The Pakistani captain attempted to play a shot to relieve the strain but was only able to return the ball to the bowler. Rashid then added Babar to his list of victims in his third over.

The fight against Liam Livingstone, though, was going better for Shan Masood on the other side. The southpaw showed scorn for England's second-spinner, who has developed into a critical part of their upper-middle bowling, and blew it with a magnificent six down the centre of a 16-run over to give Buttler something to consider.

Despite Masood's best efforts, the other end was beginning to drop; when Iftikhar Ahmed feathered a catch behind Stokes for a six-ball duck, the underdogs were in trouble at 4/84.

Shadab Khan arrived at this crucial juncture to turn Pakistan's tournament on its head in their crucial group stage match against South Africa, which they had to win. Pakistan's tournament situation had become even more precarious. After a magnificent save against Stokes, he then hit a spectacular 20-ball half-century to energise the green army. He appeared capable of doing the same in the championship match.

However, Curran's return for the last few over during which no player in the history of cricket has been more successful led to another game-changing moment. Masood only succeeded in taking Livingstone down in the deep while trying to divert the southpaw while standing on his stumps.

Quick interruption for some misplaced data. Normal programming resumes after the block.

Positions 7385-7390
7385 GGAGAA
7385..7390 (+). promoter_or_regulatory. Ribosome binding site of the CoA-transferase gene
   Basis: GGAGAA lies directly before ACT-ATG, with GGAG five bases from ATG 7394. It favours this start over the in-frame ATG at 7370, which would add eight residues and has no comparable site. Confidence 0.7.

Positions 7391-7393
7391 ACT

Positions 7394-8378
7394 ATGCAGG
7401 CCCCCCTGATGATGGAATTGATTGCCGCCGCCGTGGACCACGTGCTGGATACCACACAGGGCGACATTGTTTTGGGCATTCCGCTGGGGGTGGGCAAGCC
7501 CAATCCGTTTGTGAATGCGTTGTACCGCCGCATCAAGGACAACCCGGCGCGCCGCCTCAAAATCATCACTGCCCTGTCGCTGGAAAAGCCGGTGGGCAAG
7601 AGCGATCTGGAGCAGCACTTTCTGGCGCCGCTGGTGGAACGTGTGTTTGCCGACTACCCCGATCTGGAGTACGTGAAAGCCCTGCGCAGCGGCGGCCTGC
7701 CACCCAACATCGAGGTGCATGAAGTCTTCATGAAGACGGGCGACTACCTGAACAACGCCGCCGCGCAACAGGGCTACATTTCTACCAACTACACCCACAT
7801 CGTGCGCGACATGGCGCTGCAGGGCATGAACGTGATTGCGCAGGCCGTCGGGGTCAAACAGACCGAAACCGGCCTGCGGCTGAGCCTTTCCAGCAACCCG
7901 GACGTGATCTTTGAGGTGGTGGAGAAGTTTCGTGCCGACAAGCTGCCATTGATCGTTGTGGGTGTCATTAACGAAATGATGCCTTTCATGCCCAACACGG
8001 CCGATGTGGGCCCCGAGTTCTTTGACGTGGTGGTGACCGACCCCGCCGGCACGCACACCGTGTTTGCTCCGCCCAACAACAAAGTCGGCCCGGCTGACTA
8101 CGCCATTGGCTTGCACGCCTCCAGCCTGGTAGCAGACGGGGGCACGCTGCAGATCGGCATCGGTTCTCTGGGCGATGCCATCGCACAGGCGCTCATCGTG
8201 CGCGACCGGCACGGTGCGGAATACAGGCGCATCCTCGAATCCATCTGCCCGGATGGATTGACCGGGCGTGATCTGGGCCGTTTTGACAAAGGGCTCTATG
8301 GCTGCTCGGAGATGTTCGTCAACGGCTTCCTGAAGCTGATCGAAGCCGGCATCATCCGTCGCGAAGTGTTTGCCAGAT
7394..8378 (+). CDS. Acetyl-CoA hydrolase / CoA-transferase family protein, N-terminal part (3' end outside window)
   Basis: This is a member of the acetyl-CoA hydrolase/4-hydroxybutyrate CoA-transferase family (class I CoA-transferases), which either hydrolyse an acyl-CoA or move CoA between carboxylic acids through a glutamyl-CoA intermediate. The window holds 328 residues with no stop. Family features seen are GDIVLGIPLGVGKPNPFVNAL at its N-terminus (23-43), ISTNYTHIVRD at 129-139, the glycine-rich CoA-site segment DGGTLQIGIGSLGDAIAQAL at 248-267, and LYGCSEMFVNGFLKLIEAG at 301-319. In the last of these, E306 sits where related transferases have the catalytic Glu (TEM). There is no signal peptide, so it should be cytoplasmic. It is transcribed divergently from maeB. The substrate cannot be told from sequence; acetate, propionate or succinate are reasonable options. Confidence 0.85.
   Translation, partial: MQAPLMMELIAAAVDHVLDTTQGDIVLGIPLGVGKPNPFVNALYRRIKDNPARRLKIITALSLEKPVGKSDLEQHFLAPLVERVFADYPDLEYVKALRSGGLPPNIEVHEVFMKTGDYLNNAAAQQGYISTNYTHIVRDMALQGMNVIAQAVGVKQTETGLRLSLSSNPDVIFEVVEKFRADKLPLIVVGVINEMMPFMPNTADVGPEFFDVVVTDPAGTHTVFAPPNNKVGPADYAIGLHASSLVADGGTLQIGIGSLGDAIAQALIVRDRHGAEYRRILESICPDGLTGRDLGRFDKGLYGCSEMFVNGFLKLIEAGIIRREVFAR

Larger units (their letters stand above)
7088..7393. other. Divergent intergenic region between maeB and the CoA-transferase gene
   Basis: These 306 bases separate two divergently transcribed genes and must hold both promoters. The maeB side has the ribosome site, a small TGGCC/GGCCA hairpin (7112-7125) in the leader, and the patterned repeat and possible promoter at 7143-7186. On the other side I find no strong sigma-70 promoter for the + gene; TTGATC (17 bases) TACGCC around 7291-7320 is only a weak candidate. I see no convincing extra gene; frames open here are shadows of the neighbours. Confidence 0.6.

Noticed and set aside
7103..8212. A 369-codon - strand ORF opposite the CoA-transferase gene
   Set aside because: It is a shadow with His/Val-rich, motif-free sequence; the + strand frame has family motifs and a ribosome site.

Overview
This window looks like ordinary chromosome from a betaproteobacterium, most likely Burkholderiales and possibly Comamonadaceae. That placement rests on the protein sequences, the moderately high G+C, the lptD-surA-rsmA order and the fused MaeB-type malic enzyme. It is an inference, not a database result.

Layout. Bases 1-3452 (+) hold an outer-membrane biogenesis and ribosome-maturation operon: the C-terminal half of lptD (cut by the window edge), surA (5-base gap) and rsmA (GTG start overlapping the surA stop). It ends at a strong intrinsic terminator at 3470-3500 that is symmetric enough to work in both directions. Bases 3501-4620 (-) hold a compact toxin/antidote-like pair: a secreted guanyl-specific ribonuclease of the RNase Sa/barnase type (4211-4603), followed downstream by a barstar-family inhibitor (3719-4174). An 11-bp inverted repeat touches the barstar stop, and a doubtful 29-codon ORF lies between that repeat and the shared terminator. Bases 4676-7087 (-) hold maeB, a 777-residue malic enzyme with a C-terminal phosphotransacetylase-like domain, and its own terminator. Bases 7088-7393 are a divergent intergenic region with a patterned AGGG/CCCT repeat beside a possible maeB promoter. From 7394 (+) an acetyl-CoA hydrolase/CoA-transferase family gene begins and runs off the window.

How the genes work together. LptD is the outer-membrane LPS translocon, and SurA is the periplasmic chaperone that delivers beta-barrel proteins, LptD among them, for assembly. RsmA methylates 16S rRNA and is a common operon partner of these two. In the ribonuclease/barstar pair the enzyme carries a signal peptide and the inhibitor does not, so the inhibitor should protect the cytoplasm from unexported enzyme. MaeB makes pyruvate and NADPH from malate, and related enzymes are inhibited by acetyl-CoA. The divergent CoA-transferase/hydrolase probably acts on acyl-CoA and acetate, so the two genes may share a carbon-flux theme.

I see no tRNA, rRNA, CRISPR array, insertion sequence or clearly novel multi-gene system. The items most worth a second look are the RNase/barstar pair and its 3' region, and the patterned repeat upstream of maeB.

Pakistan's innings ended with a moan rather than a bang after Shadab was run out by Chris Jordan at the end of the next half over and Curran added a third wicket when Mohammad Nawaz, a well-known late batsman, attempted and failed to lift him over the long line at the deep wicket half. A top-edge shot over the wicketkeeper by Afridi came in the final four overs, for a total of 18 runs, as Pakistan faltered at 8/137. 

With a stunning 13 wickets in a World Cup that marked his coming of age, Curran would conclude with the astounding figures of 3/12 from his four overs. You wouldn't be surprised if Curran followed a similar trajectory across all formats for years to come. The last World Cup held on Australian soil, in 2015, saw another lefty named Mitchell Starc become a superstar.

Given their recent 170-run finish to make a difficult run chase against India appear easy, Buttler and Hales, one of the finest opening combinations in the game, would undoubtedly think a 138-run chase was a piece of cake.

However, Afridi had other plans. The left-renowned hander's striking was simply too good for Hales, clearing up a man with 185 runs in his last three innings and made the tournament's most qualified player appear completely outmatched.

Buttler, on the other hand, appeared capable of carrying out the task for two; even though Phil Salt only managed to get 10 before being switched by Haris Rauf at half the wicket, the England captain continued to add runs as usual for the first six overs.

Despite losing two wickets, 43 came off the first five overs; considering the small target, this was a respectable start. However, all it takes is one ball to change the course of events; when Rauf connected with Buttler's lead for 26 in the PowerPlay final, Pakistan appeared to be contained in Melbourne.